Thus the whole thing comes off seeming a bit gimmicky. I say this not to add insult to injury, but because I, too, have used this very gimmick. As a student at Columbia University’s Graduate School of Journalism last year, I turned in an article very similar to “The Pollution Within.” Ironically, it was based on the EWG’s release of “Skin Deep,” a massive online database that catalogues toxic substances in a mind-boggling number of consumer hygiene products. I cleared out my medicine cabinet and looked up some 20 creams, gels and lotions one by one. My scheme, though far less costly than Duncan’s, produced the same result. I threw away some Neutrogena after-shave, but could do little more than recount the public information on toxicity already out there. My editor agreed that it seemed contrived — his comments on my draft amounted to “So what?” So what, indeed. Maybe I’m just bitter that I’ve now been scooped, ex-post facto, by another, very capable journalist.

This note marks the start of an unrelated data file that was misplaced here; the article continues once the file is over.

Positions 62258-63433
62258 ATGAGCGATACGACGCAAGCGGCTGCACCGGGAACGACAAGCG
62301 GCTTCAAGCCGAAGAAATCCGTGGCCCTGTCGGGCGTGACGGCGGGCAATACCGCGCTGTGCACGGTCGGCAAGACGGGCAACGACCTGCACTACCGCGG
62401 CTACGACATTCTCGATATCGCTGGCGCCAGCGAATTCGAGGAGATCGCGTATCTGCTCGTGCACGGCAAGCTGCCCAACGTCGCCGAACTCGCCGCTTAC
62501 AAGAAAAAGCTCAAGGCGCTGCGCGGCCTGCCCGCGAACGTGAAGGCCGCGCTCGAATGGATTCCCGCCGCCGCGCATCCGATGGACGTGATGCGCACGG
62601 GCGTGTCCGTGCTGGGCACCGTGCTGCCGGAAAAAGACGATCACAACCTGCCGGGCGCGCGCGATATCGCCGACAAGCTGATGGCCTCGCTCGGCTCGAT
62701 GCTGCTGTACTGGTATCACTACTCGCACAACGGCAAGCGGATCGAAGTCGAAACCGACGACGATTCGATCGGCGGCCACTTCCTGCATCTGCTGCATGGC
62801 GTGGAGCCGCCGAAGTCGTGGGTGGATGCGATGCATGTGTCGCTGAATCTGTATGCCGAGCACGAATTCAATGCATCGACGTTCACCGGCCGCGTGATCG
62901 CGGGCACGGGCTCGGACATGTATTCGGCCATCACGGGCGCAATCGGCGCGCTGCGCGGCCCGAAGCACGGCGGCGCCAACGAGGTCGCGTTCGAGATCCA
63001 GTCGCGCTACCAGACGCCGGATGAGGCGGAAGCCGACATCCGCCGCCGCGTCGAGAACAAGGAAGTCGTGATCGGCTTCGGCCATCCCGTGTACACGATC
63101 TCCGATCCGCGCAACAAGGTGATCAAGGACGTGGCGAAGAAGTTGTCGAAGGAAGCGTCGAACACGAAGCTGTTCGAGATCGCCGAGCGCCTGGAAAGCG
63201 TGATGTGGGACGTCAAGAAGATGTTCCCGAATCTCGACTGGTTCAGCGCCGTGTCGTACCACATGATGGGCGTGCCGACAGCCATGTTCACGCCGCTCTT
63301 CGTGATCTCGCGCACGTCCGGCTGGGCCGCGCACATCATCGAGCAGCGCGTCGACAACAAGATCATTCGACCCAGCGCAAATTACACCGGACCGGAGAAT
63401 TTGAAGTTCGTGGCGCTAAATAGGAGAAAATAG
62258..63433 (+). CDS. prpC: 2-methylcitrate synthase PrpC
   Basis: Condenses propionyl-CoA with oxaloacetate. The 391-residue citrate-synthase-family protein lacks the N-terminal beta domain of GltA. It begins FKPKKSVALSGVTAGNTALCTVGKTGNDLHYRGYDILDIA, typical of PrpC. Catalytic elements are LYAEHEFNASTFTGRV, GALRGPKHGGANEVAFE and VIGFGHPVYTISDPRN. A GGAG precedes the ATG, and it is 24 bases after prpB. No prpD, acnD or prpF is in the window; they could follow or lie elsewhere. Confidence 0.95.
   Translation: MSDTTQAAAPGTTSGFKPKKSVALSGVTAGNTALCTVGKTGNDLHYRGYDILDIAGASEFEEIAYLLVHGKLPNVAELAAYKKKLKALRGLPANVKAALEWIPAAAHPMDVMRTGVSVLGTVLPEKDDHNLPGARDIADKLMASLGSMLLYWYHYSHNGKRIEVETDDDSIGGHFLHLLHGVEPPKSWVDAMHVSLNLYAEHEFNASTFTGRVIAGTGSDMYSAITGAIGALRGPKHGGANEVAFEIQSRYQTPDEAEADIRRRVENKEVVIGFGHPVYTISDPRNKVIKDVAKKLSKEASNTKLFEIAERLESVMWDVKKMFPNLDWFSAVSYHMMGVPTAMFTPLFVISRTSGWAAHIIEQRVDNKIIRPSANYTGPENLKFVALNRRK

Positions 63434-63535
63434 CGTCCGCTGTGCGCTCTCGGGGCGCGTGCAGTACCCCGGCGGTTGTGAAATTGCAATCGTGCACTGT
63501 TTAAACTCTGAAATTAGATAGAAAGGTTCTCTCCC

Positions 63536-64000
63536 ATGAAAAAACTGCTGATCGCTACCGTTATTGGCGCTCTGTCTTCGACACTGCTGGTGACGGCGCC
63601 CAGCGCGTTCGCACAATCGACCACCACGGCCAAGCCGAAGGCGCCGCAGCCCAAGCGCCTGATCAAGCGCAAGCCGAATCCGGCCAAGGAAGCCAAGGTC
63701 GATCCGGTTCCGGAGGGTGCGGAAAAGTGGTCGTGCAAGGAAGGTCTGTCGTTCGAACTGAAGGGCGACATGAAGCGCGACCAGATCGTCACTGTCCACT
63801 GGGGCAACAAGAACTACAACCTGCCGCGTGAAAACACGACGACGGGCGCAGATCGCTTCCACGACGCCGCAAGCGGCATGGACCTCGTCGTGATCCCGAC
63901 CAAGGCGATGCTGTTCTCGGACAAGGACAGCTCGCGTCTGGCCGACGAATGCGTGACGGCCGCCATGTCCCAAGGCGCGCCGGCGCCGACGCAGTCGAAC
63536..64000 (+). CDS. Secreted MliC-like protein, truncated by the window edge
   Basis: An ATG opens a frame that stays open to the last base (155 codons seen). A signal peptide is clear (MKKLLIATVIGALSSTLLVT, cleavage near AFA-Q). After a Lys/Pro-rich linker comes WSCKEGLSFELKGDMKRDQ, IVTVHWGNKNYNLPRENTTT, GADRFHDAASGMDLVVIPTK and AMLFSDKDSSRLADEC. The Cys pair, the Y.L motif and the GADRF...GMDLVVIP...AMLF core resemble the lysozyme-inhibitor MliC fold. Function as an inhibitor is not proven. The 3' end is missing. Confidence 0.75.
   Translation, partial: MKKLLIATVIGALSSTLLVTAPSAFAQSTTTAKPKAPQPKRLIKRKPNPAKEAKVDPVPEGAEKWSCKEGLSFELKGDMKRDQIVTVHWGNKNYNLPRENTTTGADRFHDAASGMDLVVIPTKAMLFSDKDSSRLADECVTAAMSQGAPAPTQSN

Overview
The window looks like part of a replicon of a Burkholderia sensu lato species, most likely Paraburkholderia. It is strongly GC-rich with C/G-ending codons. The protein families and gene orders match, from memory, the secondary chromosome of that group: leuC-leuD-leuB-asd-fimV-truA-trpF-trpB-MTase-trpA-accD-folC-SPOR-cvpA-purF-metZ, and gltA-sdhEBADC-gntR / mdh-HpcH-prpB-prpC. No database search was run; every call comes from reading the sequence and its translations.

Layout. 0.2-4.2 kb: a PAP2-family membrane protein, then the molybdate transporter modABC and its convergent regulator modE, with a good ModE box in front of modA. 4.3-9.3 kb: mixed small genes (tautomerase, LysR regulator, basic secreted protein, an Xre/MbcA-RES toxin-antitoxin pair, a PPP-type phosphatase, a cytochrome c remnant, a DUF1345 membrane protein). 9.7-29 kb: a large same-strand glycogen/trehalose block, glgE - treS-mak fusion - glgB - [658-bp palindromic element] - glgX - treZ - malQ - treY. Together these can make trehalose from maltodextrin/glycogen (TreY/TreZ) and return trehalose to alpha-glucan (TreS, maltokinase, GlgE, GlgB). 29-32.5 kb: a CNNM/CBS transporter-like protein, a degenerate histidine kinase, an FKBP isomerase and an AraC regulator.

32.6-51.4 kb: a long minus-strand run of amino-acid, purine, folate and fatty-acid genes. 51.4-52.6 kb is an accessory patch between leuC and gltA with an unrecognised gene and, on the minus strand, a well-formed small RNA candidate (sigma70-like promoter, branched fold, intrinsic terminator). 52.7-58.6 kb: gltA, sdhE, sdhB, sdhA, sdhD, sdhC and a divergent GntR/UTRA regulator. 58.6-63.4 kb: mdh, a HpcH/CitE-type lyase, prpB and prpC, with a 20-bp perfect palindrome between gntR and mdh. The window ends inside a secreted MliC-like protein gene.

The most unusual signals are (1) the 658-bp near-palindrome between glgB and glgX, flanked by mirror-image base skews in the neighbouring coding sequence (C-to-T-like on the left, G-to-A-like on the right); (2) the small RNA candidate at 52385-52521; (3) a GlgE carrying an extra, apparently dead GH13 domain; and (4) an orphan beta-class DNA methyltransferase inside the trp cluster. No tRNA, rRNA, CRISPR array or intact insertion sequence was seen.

Clarification: The above post has been changed to show that the name of National Geographic’s environment editor is Dennis Dimick, not David.